# Detailed explanation of python iterators, iteratable objects and generators

## iteration

Definition: iteration is a way to traverse the elements of a collection. An iterator is an object that can traverse the collection from front to back

## iterator

### definition:

An iterator is an object that can remember the traversal position, and the corresponding class of the object must be an iterator class

(remember that traversing the location means saving the current location after one call, and the next call will continue from the saved location)

### characteristic:

The iterator object is accessed from the first element of the collection until all the elements are accessed

Iterators can only move forward, not backward

### Usage:

Step 1: create an iterator class

Implement two functions in the class__ iter__ () and__ next__ (), so you can use this class as an iterator

•  __ iter__ () function is used to return an iterator object (because the iterator itself is an iterator object, the function returns itself in the iterator class, that is, self. This is especially explained here because the iteratable object also uses the ___ () function, which will be discussed later)
• __ next__ The () function returns the data of the next iteration. If the next data does not exist, a StopIteration exception is thrown

Step 2: create an iterator object according to class instantiation (different from the iteratable object):

You can iterate in two ways:

1. Variable name = object name__ next__ ()

2. Variable name = next (object name)

Let's look at an example of calculating the Fibonacci sequence

```class FeiboIterator(object):
# The Fibonacci sequence starts with 0 and 1, and the subsequent Fibonacci numbers are obtained by adding the previous two numbers
def __init__(self, n):
# Number of Fibonacci sequence values
self.n = n
# Record the subscript of the current traversal
self.index = 0
# The first two values of Fibonacci sequence
self.num1 = 0
self.num2 = 1

def __iter__(self):
# Returns an iterator object
return self

def __next__(self):
# Returns the data for the next iteration
if self.index < self.n:
num = self.num1
self.num1, self.num2 = self.num2, self.num1 + self.num2
self.index += 1
return num
else:
raise StopIteration

feib = FeiboIterator(10)  # Create an iterator object
fb = iter(feib)  # Calling the iter() function returns the iterator object

print(fb)  # View fb type
print(feib) # View feib types
"""fb and feib The return value is the same, so you don't have to call it separately after creating the iterator object iter()function"""
print(fb.__next__())    # The next value can be returned in both ways
print(fb.__next__())
print(fb.__next__())
print(fb.__next__())
print(next(fb))
print(next(fb))
print(next(fb))
print(next(fb))
print(next(fb))```

Such an iterative transformation is easy to associate with a for loop traversing an array

The principle of the for loop is to execute the internal of the looped object first__ iter__ () function, obtain an iterator, and then continuously execute the value of the next() method in the iterator. This mode is also known as the iterator protocol of python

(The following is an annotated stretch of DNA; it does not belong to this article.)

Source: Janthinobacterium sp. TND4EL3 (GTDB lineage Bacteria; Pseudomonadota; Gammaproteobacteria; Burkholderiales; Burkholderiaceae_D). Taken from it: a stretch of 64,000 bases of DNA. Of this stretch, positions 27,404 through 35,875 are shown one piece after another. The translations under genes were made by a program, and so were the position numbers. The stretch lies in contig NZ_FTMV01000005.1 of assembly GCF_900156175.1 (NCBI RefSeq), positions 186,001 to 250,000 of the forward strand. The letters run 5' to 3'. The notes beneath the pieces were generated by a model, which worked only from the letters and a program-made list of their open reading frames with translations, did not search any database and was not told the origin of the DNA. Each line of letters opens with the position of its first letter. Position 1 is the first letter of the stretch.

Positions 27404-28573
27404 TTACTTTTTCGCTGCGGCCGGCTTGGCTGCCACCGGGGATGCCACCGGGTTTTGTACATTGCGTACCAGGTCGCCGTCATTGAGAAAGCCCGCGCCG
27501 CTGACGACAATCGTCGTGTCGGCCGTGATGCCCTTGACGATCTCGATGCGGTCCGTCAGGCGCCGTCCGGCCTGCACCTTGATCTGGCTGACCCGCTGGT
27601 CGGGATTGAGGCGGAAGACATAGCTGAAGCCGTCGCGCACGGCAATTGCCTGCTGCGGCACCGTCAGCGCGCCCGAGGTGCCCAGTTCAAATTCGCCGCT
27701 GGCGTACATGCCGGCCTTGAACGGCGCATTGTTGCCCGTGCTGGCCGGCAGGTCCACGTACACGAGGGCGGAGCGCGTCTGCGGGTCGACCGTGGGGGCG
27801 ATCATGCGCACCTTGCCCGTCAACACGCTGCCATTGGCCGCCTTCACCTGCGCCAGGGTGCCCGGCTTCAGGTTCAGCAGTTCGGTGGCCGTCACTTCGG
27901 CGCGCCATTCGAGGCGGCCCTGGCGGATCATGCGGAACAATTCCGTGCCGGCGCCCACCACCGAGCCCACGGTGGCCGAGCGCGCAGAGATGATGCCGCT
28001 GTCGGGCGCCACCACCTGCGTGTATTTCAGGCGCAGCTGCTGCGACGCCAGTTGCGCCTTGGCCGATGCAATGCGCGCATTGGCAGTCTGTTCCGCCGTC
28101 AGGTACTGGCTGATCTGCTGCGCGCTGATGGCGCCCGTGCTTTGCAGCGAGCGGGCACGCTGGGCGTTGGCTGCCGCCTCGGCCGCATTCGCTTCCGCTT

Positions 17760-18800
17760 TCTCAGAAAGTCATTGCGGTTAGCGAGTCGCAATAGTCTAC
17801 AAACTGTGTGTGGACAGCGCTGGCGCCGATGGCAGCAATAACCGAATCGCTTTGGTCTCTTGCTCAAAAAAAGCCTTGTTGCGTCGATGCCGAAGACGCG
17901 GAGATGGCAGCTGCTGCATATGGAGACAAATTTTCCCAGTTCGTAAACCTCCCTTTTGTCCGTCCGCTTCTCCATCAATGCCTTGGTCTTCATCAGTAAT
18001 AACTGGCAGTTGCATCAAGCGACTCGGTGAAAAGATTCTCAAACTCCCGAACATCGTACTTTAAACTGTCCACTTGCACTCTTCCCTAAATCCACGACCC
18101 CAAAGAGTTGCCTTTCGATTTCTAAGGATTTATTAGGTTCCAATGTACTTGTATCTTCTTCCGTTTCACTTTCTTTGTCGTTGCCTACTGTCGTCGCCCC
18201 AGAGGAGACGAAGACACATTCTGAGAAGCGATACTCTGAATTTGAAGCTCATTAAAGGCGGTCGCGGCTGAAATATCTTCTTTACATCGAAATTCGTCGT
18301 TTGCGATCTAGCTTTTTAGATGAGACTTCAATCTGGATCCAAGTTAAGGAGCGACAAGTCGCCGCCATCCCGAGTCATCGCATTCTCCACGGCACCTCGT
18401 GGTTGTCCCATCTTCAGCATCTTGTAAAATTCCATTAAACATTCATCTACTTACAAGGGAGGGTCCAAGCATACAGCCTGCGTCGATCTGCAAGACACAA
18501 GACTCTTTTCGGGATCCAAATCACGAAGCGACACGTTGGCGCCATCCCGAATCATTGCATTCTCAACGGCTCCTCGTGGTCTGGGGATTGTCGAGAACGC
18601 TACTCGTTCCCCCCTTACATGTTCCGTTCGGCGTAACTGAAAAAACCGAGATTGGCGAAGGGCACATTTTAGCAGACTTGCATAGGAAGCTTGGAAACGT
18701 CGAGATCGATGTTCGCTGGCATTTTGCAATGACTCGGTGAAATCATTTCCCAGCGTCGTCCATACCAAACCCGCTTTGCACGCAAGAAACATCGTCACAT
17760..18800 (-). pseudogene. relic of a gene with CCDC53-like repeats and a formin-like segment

The following example still calculates the Fibonacci sequence, which is only executed through the for loop__ next__ (), which proves that the above conclusion is correct

```class FeiboIterator(object):
# The Fibonacci sequence starts with 0 and 1, and the subsequent Fibonacci numbers are obtained by adding the previous two numbers
def __init__(self, n):
# Number of Fibonacci sequence values
self.n = n
# Record the subscript of the current traversal
self.index = 0
# The first two values of Fibonacci sequence
self.num1 = 0
self.num2 = 1

def __iter__(self):
# Returns an iterator object
return self

def __next__(self):
# Returns the data for the next iteration
if self.index < self.n:
num = self.num1
self.num1, self.num2 = self.num2, self.num1 + self.num2
self.index += 1
return num
else:
raise StopIteration

fb = FeiboIterator(10)

for num in fb:  # Automatically return the iteratable object through for and call next()
print(num)```

So can we say that all objects that can be traversed by the for loop are iterators? No, they can also be iteratable objects

## Iteratable object

### definition:

If a class has__ iter__ () function and returns an iterator object, or implements__ getitem __ Function and its parameters are indexed from 0, then we call the object created with this class an iteratable object

### characteristic:

Iteratable objects can be looped with for. In the loop, the _iter_ () function will be executed first to obtain its iterator object, and then the _next_ () function will be executed internally

### Usage:

The iteratable object must contain the _iter _ () function to return an iterator object

The following shows an iteratable object, but it can't be used normally because the _iter _ () function hasn't returned an iterator yet

```class fb(object):
def __init__(self, n):
self.n = n

def __iter__(self):
pass```

An iteratable object must contain a function return iterator

By combining the iterator with the iterator, the iteratable object can run normally

```class fb(object):
def __init__(self, n):
self.n = n

def __iter__(self):
return FeiboIterator(self.n)

class FeiboIterator(object):
# The Fibonacci sequence starts with 0 and 1, and the subsequent Fibonacci numbers are obtained by adding the previous two numbers
def __init__(self, n):
# Number of Fibonacci sequence values
self.n = n
# Record the subscript of the current traversal
self.index = 0
# The first two values of Fibonacci sequence
self.num1 = 0
self.num2 = 1

def __iter__(self):
# Returns an iterator object
return self

def __next__(self):
# Returns the data for the next iteration
if self.index < self.n: